ACTs have offered a profound improvement in the treatment and control of malaria [8]. Nearly all countries in sub-Saharan Africa recommend AL or AS/AQ (or list both) for the treatment of uncomplicated malaria [2]. In Uganda, the recommended regimen is AL, and trials demonstrated a lower risk of recurrent parasitemia after treatment with AL, compared with AS/AQ, in Tororo in 2004–2005 (risk of recurrent infection, 51% for AL vs 66% for AS/AQ) [12] and Kampala in 2004–2006 (7% vs 17%) [13]. Elsewhere in East Africa, risks of recurrent parasitemia following treatment with AL and AS/AQ were 1% and 11%, respectively, in Muheza, Tanzania, in 2002–2004 [10]; 23% and 44%, respectively, in Zanzibar in 2002–2003 [11]; and 13% and 37%, respectively, in southern Tanzania in 2004 [14]. In all of these studies, risks of recrudescence following treatment were low. Most studies elsewhere in Africa showed similar performance for AL and AS/AQ [3, 1518, 34], although some in West Africa showed superiority of AS/AQ over AL [3, 35]. These results are consistent with the longer half-life of amodiaquine as compared to lumefantrine and the lower levels of amodiaquine resistance in West Africa as compared to other regions. Importantly, our new results demonstrate a major change, with decreased recurrences after AS/AQ, compared with AL, in Uganda.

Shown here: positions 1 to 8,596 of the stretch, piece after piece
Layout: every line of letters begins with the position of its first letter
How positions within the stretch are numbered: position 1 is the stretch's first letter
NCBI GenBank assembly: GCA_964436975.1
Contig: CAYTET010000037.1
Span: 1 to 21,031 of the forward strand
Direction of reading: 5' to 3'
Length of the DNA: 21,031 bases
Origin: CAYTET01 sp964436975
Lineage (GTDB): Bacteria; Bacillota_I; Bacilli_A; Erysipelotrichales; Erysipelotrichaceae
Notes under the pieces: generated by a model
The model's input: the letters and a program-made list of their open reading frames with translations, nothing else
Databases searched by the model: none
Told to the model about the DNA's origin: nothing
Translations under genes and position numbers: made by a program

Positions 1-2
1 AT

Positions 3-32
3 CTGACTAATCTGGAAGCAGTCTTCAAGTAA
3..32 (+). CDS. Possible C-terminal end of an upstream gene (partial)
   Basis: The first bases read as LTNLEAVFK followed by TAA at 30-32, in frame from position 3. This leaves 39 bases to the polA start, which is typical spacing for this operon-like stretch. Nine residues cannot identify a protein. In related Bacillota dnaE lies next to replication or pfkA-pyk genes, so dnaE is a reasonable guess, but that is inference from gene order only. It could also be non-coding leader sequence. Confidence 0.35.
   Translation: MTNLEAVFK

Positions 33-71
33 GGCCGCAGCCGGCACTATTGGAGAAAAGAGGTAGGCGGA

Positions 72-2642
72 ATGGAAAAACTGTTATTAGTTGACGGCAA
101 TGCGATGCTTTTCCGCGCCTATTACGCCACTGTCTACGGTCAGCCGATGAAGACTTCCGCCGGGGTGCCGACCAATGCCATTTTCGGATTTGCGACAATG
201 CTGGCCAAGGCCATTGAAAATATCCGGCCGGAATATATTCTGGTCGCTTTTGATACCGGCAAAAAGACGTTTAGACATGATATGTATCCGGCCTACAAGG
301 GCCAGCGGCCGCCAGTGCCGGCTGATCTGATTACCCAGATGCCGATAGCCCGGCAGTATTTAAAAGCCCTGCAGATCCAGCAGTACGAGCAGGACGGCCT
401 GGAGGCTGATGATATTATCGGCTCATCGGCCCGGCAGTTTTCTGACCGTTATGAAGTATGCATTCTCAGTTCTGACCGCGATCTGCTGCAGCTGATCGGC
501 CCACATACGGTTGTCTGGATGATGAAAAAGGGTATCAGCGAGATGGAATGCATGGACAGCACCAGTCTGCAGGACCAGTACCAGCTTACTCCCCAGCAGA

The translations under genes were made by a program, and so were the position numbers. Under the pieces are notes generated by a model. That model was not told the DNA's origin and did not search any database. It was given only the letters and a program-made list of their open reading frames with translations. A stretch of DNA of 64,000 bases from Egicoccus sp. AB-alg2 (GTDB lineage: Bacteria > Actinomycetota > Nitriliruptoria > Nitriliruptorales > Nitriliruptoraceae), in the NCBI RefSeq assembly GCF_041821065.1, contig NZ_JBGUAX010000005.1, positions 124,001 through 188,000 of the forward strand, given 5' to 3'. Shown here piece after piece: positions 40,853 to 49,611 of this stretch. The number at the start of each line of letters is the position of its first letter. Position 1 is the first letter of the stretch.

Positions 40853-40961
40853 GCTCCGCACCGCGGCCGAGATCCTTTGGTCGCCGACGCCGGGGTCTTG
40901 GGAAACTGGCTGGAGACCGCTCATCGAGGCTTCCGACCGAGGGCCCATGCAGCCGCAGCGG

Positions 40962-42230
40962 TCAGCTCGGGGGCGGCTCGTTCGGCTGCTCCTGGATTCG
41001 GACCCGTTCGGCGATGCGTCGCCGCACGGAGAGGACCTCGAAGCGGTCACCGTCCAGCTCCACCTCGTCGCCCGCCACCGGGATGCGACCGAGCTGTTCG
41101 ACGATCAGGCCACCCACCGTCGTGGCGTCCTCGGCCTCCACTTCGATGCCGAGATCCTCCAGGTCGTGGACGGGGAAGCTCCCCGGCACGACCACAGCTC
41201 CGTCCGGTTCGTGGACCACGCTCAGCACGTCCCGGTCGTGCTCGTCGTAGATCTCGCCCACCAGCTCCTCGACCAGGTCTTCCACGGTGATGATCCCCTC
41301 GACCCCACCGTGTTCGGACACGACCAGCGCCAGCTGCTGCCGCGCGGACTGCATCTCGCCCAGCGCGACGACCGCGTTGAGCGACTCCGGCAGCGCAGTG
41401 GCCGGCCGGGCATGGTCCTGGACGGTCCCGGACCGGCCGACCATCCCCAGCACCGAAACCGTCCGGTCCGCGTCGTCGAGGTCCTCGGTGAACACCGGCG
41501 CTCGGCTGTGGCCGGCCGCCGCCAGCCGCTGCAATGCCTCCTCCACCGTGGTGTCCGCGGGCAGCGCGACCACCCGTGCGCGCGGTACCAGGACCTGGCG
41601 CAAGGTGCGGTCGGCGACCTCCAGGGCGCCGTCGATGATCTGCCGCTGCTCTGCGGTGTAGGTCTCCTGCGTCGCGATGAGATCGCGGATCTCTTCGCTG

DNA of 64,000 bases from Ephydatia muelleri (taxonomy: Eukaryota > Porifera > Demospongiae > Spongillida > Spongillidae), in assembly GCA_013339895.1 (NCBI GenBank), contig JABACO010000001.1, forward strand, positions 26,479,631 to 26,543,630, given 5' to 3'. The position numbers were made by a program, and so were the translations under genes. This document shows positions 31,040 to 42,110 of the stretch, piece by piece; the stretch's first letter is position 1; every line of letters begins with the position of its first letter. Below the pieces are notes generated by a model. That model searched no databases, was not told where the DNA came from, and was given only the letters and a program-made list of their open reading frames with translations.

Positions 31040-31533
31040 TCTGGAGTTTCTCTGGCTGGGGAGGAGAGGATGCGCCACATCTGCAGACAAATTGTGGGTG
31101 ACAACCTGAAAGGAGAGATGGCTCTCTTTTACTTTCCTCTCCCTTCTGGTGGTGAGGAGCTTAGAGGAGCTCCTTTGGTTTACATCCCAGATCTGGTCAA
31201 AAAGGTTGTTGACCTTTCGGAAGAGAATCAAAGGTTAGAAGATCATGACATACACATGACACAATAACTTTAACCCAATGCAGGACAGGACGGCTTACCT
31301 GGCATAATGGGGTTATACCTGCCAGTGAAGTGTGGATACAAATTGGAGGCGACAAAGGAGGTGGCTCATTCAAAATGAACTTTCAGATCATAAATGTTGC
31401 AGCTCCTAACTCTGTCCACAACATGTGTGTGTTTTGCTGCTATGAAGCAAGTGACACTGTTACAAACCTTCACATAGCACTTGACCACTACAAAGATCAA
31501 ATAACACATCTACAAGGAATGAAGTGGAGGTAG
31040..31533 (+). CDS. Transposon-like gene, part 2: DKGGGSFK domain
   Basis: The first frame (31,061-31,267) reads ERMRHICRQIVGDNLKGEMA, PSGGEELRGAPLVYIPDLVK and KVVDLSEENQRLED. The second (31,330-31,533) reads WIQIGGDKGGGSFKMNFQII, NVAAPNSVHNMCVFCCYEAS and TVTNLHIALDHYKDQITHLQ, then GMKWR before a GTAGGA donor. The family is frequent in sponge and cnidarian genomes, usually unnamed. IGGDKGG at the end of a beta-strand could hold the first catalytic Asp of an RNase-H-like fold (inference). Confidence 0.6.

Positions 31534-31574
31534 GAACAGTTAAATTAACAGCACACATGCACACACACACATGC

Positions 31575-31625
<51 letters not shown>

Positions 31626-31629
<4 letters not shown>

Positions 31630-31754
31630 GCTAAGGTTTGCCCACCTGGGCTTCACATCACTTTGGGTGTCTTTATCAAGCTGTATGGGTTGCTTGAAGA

Polymorphisms in 2 P. falciparum genes, pfcrt and pfmdr1, are associated with altered susceptibility to many drugs, and these are selected by drug pressure [9]. Importantly, AS/AQ and AL select in opposite directions: for the key alleles at which mutants are selected by AS/AQ, wild-type parasites are selected by AL. Of interest in our new findings was the extent of selection in the context of current polymorphism prevalences. Parasites at the 3 study sites were similar to those recently characterized in Tororo [26, 28], with increasing prevalence of wild-type pfcrt K76 and pfmdr1 N86 and D1246 sequences as compared to historical data [28, 33], consistent with the selective pressure of decreasing use of chloroquine and increasing use of AL. Interestingly, the artemether component of AL may contribute to selection of wild-type pfmdr1 alleles, as older studies showed decreased susceptibility to artemisinin in parasites with wild-type rather than mutant alleles at positions 1034, 1042, and 1246; the key pfmdr-1 86 locus has not been studied in this regard [36, 37]. In our study, treatment with AL exerted modest additional selection, as the pfmdr1 alleles most affected by this regimen were already mostly wild type, and AS/AQ selected strongly for the mutant pfcrt 76T and pfmdr1 86Y alleles. In Apac, compared to a baseline prevalence of wild-type and mixed pfcrt 76 genotypes of 73%, the prevalence in new infections following AS/AQ therapy was 0%.